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The Shanghai Cooperation Organization (SCO) is a eight-member multilateral organization, established on 15 June 2001 in Shanghai, China by the leaders of China, Kazakhstan, Kyrgyzstan, Russia, Tajikistan and Uzbekistan. These countries, except for Uzbekistan, had been members of the Shanghai Five group, formed on 26 April 1996 with the signing of the Treaty on Deepening Military Trust in Border Regions. In 2001, during the annual summit in Shanghai, the five member nations first admitted Uzbekistan in the Shanghai Five mechanism (thus transforming it into the Shanghai Six). Thereafter, on 15 June 2001 the Declaration of Shanghai Cooperation Organization, was signed and in June 2002 the heads of the SCO Member States signed the SCO Charter which expounded on the organization’s purposes, principles, structures and forms of operation, and established it in international law. At the July 2005 Astana Summit, India was granted Observer status. In July 2015 in Ufa, Russia, the SCO decided to admit India as full member. India signed the memorandum of obligation in June 2016 in Tashkent, Uzbekistan, thereby starting the formal process of joining the SCO as full member. On 9 June 2017, at the historic summit in Astana, India officially joined SCO as full- member.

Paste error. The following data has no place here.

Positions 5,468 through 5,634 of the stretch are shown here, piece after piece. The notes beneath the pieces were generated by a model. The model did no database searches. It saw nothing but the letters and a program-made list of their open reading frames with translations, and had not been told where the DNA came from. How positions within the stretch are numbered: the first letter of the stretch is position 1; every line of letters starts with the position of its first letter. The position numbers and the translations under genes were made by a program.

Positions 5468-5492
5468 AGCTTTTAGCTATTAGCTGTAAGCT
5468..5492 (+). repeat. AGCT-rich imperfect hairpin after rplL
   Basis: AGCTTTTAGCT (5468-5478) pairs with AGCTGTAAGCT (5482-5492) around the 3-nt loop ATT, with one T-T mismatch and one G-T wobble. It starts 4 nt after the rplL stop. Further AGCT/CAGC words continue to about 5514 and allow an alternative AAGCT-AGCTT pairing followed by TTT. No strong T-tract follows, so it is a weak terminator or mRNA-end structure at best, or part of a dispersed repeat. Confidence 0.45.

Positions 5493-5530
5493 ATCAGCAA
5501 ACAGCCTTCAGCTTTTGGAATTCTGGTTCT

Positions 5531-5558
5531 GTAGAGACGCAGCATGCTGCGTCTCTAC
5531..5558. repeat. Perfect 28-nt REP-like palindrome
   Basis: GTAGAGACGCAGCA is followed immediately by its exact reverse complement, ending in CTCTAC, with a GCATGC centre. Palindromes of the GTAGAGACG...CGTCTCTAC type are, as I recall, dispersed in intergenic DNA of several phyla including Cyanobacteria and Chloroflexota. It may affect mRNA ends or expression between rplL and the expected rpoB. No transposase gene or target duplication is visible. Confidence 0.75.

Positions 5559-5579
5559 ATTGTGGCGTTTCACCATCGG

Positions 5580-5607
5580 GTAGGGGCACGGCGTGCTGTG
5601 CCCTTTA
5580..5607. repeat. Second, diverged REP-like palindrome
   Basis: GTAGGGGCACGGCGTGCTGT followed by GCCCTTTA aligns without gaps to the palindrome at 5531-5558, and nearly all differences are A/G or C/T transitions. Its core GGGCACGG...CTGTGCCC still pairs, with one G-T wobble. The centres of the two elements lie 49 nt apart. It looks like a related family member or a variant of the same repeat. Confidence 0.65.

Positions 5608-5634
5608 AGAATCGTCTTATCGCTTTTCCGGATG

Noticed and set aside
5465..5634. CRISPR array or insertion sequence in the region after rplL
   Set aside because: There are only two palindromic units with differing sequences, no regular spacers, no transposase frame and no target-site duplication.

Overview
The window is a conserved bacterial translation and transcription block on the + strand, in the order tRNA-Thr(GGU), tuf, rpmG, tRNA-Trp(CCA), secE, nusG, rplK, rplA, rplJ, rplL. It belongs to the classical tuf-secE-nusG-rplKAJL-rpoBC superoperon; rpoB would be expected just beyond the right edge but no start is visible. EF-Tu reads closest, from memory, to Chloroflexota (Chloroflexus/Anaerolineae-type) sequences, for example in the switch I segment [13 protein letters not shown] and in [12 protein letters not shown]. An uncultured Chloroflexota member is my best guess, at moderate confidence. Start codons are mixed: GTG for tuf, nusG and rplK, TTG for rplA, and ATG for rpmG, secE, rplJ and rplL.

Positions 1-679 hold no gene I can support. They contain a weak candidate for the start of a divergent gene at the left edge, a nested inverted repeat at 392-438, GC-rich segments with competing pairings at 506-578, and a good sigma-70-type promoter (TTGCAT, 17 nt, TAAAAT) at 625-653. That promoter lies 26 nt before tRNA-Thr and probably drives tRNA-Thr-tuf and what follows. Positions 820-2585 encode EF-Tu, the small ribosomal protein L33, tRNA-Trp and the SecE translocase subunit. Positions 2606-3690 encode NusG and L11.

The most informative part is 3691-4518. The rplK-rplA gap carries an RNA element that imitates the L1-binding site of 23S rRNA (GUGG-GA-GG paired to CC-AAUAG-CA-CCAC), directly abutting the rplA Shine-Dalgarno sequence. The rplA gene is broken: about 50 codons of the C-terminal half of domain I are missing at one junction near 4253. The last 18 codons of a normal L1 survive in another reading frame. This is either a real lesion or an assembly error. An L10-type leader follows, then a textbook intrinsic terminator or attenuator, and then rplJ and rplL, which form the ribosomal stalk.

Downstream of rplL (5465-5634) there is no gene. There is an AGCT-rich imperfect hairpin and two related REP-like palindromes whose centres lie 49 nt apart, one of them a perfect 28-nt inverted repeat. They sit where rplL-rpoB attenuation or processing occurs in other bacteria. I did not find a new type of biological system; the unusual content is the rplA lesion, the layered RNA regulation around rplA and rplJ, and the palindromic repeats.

The SCO has established relations with the United Nations in 2004 (where it is an observer in the General Assembly), Commonwealth of Independent States in 2005, Association of Southeast Asian Nations (ASEAN) in 2005, the Collective Security Treaty Organization in 2007, the Economic Cooperation Organization in 2007, the United Nations Office on Drugs and Crime in 2011, the Conference on Interaction and Confidence-Building Measures in Asia (CICA) in 2014, and the United Nations Economic and Social Commission for Asia and the Pacific in 2015 (ESCAP), United Nations Educational Scientific and Cultural Organisation (UNESCO) in 2018.